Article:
Matt Katzenstein, an electrical engineering student at Union County College in New Jersey, has created his own personal disco light show that strobes to a beat. He created the gadget with a handful of components and some electroluminescent wire, also known has EL wire. He uses his Android smartphone as a source of music and then connects some EL wire with a few inexpensive components between the two. The result is lighted wire that pulses to the beat of the music. The same gadget can be connected to different sources of music and different lights.
The final showdown is under way in our first-ever Gadget Freak of the Year contest. Who will win an all-expenses-paid trip to the Pacific Design & Manufacturing Show? It's up to you, dear readers, to tell us.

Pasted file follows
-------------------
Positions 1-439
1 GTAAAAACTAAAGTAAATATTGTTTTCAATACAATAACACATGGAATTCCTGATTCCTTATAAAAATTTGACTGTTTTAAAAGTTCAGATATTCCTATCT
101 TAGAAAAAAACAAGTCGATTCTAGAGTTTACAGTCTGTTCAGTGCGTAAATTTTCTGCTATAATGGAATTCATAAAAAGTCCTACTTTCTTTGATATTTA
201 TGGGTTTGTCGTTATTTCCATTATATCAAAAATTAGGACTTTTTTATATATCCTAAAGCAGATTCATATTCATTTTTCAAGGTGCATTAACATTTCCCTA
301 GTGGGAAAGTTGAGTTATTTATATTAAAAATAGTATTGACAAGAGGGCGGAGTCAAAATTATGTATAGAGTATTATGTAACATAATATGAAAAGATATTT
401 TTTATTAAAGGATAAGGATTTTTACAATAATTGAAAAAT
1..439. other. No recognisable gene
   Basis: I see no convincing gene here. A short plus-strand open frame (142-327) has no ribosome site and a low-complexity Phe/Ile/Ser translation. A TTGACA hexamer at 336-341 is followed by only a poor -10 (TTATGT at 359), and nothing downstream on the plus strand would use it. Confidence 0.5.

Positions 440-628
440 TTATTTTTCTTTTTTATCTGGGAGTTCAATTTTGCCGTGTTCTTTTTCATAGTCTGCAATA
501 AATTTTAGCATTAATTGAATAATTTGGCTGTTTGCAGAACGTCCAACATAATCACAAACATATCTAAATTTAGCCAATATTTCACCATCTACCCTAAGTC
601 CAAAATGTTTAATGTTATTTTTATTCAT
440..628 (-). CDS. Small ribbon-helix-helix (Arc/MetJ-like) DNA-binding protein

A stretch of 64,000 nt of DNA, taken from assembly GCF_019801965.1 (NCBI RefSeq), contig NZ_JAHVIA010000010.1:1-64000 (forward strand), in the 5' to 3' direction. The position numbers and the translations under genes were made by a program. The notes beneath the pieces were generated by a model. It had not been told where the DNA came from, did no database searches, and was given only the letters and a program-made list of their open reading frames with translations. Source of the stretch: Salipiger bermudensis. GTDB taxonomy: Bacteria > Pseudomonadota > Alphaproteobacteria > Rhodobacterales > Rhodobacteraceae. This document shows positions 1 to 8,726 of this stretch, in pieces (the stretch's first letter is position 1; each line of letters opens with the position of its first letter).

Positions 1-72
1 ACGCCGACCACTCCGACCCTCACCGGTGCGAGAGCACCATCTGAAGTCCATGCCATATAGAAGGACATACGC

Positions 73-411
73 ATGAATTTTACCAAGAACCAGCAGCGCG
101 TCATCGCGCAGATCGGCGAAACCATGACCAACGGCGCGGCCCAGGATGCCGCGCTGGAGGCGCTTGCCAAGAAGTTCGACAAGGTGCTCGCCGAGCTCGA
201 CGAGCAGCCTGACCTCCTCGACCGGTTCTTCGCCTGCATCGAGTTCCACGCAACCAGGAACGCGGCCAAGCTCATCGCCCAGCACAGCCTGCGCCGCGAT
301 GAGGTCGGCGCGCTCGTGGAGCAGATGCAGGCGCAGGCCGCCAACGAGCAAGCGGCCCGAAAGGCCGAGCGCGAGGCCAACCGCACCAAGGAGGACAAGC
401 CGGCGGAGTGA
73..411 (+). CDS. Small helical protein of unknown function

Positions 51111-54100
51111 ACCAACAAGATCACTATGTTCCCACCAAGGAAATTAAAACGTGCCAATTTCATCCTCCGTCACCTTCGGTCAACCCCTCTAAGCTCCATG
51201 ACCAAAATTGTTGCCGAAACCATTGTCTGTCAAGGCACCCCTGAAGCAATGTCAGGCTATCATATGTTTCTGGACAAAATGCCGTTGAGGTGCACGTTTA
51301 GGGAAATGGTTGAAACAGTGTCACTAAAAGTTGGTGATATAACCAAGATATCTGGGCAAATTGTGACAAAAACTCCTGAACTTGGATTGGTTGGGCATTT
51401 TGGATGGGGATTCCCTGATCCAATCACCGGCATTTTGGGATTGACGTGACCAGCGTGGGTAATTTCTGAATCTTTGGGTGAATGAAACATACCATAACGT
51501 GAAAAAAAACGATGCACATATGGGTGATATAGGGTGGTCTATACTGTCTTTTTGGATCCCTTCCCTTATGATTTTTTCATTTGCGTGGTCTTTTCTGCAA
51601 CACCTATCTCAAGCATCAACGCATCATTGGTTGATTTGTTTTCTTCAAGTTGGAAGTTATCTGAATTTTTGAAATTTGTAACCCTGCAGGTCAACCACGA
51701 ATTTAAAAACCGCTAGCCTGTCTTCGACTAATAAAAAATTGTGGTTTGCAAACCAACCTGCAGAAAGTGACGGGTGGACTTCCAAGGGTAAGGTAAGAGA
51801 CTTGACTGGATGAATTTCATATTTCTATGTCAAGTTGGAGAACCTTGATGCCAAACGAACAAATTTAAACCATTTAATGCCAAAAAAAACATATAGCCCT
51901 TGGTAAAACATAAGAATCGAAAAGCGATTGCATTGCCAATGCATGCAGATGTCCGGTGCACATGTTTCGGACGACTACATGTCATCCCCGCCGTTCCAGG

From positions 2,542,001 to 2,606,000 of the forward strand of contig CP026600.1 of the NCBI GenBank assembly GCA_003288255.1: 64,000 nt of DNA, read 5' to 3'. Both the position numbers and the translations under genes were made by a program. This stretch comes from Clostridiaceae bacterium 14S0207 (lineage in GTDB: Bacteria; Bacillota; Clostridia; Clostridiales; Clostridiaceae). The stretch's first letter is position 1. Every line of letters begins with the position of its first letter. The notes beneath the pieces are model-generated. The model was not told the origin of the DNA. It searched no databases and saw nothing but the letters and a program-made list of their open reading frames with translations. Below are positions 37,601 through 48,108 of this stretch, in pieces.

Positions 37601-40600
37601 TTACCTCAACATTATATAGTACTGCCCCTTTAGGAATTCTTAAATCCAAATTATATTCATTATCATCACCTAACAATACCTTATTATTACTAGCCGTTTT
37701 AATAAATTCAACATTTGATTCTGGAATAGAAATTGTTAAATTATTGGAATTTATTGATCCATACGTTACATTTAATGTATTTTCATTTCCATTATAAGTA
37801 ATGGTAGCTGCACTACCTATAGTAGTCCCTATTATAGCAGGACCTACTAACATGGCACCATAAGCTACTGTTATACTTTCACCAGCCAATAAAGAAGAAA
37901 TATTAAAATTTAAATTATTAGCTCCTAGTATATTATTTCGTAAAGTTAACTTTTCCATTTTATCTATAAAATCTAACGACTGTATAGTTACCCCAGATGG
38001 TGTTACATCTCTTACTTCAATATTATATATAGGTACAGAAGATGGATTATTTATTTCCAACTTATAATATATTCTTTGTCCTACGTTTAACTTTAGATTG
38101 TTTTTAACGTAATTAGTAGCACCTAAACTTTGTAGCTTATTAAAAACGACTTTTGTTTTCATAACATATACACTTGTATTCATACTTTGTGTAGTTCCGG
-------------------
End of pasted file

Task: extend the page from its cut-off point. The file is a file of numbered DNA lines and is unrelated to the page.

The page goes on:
For industrial control applications, or even a simple assembly line, that machine can go almost 24/7 without a break. But what happens when the task is a little more complex? That’s where the “smart” machine would come in. The smart machine is one that has some simple (or complex in some cases) processing capability to be able to adapt to changing conditions. Such machines are suited for a host of applications, including automotive, aerospace, defense, medical, computers and electronics, telecommunications, consumer goods, and so on. This discussion will examine what’s possible with smart machines, and what tradeoffs need to be made to implement such a solution.